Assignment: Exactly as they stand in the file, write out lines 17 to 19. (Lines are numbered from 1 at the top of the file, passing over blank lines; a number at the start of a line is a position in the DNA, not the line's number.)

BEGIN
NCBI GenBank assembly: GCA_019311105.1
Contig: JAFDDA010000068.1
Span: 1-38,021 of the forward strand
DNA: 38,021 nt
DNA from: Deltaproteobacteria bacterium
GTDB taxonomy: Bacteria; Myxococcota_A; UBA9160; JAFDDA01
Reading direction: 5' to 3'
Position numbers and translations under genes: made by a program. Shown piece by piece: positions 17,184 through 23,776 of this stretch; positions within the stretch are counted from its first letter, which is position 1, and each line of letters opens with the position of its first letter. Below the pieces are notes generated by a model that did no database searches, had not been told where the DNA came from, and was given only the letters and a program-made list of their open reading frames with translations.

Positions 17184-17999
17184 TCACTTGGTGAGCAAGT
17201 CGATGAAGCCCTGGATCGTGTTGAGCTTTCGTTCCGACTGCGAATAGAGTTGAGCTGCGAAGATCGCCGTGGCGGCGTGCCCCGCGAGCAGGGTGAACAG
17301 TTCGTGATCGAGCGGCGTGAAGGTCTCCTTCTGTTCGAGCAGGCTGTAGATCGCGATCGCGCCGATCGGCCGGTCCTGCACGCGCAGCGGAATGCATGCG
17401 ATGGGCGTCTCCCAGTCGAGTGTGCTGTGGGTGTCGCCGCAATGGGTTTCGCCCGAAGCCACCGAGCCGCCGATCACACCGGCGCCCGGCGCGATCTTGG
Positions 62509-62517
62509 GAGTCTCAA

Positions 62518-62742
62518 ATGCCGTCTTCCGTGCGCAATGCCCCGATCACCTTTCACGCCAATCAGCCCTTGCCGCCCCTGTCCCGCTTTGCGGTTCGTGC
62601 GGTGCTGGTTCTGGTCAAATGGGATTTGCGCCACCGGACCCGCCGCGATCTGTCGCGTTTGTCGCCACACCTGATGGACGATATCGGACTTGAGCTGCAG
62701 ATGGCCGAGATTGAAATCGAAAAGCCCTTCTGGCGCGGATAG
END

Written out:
62518 ATGCCGTCTTCCGTGCGCAATGCCCCGATCACCTTTCACGCCAATCAGCCCTTGCCGCCCCTGTCCCGCTTTGCGGTTCGTGC
62601 GGTGCTGGTTCTGGTCAAATGGGATTTGCGCCACCGGACCCGCCGCGATCTGTCGCGTTTGTCGCCACACCTGATGGACGATATCGGACTTGAGCTGCAG
62701 ATGGCCGAGATTGAAATCGAAAAGCCCTTCTGGCGCGGATAG